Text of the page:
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Vault of Glass will get a facelift for Destiny 2, not a rework

With Destiny 2: Beyond Light’s November launch, the looter-shooter sequel is officially in Year 4. One of the most exciting features coming down the pipeline in this coming year — at least, of the features that players know about — is the return of Vault of Glass, the franchise’s original raid. But after game director Luke Smith posited that newer enemy types like Champions could make their way into the old raid, players have wondered how much the beloved raid will be “modernized” in Destiny 2.

We spoke to assistant game director Joe Blackburn to understand what a modern Vault of Glass looks like.

How different will Vault of Glass feel?

The entrance to Vault of Glass is on Venus, which isn’t a playable location in Destiny 2
Image: Bungie

“I think the ultimate goal here is to make it feel like Vault of Glass felt when the first time you did it,” said Blackburn. “Which is probably pretty different than if we just did a straight port of Vault of Glass.” Since Vault of Glass first debuted in the original Destiny, players have gotten new Supers, new Exotics, new weapon types, a new element, and, well, a sequel. “The guardians have become significantly stronger in this amount of time,” said Blackburn.

Blackburn told Polygon the raid team responsible for the Vault of Glass remake went back into the original version on PlayStation 4 just to see how it felt. The team determined that “we [Guardians] would smoke this with Destiny 2 weapons and armor mods.” Speaking from personal experience, going back to old Destiny raids earlier this year, Vault of Glass’ enemies feel weak, and the flow of enemies onto the battlefield is extremely slow. In a modern Destiny where every Super can eliminate a dozen or more enemies, and players can trap doorways with weapons like Anarchy, boss encounters like Atheon and Templar would just fall over.

And therein lies the challenge for Blackburn and the raid design team. “We definitely are going to make changes to make it feel challenging, like it felt before,” said Blackburn. “But we don’t want to go too far, and make it feel like it’s a different raid.” Blackburn compared the process to how the team updated Vault of Glass and the Crota’s End raid for Destiny’s final patch. “There were some slight mechanical tweaks,” said Blackburn. “There were some slight sandbox tweaks, but it was like, ‘Oh, yeah, this is still the Oracles encounter, this is still the Templar encounter.’” Blackburn told us the team may need to change a bit more this time around — because of the leap from the original Destiny to Destiny 2 — but players shouldn’t walk into a room and say, “This is not the boss fight that I remember.”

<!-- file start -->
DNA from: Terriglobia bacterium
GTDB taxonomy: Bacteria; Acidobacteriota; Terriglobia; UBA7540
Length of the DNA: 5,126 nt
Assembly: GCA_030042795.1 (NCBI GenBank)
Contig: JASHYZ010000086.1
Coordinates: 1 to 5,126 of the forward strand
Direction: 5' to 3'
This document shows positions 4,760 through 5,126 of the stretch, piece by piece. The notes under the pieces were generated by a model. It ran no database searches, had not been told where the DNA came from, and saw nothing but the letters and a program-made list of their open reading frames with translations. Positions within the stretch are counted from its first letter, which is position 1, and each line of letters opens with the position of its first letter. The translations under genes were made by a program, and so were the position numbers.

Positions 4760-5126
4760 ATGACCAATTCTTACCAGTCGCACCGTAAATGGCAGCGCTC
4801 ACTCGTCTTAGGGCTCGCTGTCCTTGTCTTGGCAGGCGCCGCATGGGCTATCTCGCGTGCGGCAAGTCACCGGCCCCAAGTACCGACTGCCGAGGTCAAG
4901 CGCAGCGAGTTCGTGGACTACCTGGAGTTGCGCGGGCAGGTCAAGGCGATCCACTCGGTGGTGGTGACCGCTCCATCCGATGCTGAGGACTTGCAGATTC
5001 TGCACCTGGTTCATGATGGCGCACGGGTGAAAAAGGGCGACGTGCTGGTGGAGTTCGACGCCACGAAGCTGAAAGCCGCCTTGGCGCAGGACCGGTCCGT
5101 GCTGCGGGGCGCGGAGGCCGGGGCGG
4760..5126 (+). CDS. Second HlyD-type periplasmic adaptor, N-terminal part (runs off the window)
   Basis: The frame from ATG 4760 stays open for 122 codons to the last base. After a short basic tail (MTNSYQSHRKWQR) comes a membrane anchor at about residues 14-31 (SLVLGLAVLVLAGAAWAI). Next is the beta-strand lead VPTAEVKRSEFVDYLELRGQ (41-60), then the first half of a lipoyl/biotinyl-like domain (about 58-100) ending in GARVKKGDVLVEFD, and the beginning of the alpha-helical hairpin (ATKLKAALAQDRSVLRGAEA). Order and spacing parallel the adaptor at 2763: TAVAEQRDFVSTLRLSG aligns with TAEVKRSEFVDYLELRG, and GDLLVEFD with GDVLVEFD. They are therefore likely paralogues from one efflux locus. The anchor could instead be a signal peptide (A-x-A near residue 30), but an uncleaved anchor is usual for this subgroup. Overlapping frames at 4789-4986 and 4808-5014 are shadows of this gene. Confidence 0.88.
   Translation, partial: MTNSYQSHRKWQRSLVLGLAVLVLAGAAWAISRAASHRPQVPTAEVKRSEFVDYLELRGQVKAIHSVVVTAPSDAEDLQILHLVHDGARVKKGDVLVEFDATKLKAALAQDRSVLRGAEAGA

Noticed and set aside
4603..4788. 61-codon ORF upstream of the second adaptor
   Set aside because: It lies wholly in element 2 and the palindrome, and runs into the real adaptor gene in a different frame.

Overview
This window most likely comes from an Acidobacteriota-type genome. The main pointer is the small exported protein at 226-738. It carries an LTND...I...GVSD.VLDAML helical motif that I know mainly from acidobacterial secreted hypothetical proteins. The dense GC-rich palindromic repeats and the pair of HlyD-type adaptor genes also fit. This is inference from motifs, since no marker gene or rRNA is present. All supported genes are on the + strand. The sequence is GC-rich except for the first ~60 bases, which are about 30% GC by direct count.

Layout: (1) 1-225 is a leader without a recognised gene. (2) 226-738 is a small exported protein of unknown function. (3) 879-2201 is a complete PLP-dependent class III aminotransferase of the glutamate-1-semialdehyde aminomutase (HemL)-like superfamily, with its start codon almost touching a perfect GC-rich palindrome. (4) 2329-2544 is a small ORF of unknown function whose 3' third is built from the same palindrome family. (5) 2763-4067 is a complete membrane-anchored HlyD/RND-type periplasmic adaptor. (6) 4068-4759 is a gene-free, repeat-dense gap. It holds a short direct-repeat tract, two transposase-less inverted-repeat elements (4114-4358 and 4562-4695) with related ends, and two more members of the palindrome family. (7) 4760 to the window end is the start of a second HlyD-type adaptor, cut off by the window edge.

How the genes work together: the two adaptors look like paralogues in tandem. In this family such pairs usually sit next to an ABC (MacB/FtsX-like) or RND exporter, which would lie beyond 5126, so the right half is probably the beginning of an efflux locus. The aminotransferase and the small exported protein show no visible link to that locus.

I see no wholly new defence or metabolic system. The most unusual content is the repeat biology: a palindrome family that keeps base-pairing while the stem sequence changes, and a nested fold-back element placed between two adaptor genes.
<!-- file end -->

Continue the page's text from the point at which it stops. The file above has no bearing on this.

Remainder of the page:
“Every encounter will still start with people who present the [original Destiny] strategy for the fight,” said Blackburn. Whether those original strategies hold up is another question, as players will doubtlessly find far more efficient ways to clear bosses with the host of new tools at their disposal. But for players’ first time back in the Vault of Glass, the fights themselves should look familiar enough that Guardians can initially graft the old strategy onto the remade raid and find success.

The iconic weapons are back

Some Vex in Destiny 2, from a cutscene that takes place inside the Vault of Glass
Image: Bungie

For veteran Destiny players, Vault of Glass is more than just a raid — it’s a piñata for some of the most beloved loot in the franchise’s history. For players hoping to get their hands on a Destiny 2 version of Fatebringer or Vision of Confluence, Blackburn has some great news. “Just like I don’t think you can bring back Vault of Glass if it doesn’t feel like Vault of Glass, and call it Vault of Glass, you can’t bring Vault of Glass without the weapons that feel like Vault of Glass, right? And so I would expect favorites to return,” said Blackburn.

“There’s obviously some [Destiny 2] updating to go into those perk pools,” said Blackburn. “But no one is out to create a Found Verdict or a Fatebringer here that feels radically different than the original Fatebringer. Because then it just feels like we’re lying to players, right? Like, ‘That’s not what Fatebringer feels like.’ Everyone knows what the recoil pattern is on that gun. Everyone knows what perks they wanted.” Weapons won’t necessarily be one-to-one copies of what players had before, but Bungie is putting in the work to recreate guns that many players still tout as franchise favorites.

Vault of Glass is a tricky but crucial raid to bring back into Destiny. It was ultimately what saved Destiny from its lackluster launch in 2014, as players who stuck with the game found something truly special in the bowels of Venus. Without Vault of Glass, I doubt the Destiny franchise would look the way it does now. Bringing it into Destiny 2 for the first time creates an opportunity that’s twofold: one for veterans and one for new players.

Blackburn seems equally excited both for those who loved Vault of Glass in the original game and for the Destiny 2-only players who’ll get to take a stab at the revamped raid. Whenever Bungie decides to drop the Vault of Glass in 2021, it will look and sound like the Vault of Glass you remember, just with a bit more oomph to make it engaging for 2021 Guardians.

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